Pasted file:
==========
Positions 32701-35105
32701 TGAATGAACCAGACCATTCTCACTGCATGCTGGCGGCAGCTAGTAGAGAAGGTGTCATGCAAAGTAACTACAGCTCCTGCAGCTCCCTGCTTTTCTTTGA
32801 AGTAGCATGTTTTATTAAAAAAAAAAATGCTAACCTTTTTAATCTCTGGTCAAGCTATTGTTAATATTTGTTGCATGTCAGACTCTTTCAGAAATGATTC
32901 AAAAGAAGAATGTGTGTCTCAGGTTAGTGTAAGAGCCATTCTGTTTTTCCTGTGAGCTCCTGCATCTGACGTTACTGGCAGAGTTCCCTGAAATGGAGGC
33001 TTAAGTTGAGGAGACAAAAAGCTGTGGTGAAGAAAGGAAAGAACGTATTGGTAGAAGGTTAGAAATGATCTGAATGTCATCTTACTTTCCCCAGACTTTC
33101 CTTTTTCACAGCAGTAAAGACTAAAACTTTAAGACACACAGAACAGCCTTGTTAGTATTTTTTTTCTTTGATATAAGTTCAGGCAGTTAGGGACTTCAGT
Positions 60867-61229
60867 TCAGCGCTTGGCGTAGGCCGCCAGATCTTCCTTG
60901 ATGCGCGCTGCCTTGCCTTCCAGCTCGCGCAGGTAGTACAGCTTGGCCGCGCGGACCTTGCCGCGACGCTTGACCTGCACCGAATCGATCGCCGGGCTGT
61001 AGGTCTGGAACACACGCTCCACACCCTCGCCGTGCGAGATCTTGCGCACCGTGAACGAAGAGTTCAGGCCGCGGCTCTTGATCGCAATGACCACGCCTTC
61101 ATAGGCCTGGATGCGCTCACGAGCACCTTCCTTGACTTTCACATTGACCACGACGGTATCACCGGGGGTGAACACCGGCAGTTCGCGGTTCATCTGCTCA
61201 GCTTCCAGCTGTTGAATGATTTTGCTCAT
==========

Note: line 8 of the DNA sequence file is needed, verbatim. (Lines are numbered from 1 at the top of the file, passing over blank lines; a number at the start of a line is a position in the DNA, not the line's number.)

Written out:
60867 TCAGCGCTTGGCGTAGGCCGCCAGATCTTCCTTG